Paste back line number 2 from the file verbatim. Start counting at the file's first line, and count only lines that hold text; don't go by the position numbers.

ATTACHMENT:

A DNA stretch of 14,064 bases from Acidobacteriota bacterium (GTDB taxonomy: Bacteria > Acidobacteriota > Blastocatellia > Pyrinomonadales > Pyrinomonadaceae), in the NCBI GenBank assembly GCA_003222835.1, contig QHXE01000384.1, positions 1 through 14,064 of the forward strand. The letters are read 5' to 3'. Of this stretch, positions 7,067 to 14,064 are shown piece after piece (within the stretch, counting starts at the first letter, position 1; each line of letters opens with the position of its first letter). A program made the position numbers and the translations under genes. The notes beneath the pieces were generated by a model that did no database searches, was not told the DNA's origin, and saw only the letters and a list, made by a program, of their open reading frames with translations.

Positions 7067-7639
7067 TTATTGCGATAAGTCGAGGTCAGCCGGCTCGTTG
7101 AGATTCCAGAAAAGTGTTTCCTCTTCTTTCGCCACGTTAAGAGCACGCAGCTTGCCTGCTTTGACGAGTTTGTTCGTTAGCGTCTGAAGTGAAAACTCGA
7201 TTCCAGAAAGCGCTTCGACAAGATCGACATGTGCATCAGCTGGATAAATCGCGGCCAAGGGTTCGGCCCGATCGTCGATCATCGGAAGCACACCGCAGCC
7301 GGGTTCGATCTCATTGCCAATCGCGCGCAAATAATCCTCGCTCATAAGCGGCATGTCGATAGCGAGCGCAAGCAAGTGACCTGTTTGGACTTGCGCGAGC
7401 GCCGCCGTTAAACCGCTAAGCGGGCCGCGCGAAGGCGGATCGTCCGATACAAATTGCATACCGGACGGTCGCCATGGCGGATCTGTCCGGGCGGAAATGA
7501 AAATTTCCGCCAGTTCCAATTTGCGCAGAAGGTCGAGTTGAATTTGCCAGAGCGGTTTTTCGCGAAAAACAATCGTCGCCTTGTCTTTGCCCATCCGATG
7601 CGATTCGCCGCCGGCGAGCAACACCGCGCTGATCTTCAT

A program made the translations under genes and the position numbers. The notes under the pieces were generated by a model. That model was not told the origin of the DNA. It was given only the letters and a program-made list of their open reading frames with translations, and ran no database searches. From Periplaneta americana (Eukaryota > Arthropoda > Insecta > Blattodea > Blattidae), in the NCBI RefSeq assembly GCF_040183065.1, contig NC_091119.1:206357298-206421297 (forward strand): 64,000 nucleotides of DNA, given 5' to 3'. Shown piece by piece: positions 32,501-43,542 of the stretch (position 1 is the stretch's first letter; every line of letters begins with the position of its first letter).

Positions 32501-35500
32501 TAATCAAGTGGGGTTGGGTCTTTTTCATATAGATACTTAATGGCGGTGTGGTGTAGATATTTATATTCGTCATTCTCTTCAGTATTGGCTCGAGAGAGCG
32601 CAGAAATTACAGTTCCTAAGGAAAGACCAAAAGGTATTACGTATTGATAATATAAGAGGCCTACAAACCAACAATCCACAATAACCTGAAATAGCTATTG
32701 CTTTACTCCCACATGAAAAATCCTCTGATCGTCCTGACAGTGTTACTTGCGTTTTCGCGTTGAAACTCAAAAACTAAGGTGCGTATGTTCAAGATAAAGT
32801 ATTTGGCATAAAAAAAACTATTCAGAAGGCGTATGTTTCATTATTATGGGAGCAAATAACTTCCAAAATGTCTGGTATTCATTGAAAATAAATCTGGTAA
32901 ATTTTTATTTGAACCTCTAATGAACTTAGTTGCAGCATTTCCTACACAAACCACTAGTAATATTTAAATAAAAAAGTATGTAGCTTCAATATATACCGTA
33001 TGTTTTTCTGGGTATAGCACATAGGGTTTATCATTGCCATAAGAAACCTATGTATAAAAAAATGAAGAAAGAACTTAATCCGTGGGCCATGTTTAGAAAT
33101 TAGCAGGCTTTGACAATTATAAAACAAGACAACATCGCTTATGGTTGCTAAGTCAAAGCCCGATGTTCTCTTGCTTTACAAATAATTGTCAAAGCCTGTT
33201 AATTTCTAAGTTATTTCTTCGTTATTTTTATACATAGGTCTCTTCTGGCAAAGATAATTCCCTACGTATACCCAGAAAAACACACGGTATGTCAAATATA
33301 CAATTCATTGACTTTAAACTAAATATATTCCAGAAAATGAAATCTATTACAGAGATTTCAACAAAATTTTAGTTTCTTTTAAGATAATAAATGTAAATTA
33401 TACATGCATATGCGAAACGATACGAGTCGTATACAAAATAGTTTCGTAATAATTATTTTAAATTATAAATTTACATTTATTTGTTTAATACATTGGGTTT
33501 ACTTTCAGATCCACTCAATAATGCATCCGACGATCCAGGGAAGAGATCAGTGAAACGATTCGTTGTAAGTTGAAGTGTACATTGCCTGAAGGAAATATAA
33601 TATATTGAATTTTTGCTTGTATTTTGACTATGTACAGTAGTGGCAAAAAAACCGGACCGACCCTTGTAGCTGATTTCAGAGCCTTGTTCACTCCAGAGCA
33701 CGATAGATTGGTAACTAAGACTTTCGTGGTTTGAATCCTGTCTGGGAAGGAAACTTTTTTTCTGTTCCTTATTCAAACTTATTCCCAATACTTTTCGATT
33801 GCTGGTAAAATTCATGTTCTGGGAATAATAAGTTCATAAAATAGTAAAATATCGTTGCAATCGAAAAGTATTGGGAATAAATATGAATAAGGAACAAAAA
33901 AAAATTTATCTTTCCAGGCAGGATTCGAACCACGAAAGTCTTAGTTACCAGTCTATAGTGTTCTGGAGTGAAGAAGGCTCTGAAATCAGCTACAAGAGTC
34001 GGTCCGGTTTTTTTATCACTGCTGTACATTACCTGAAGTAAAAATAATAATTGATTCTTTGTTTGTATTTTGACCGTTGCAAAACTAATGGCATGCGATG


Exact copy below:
Positions 7067-7639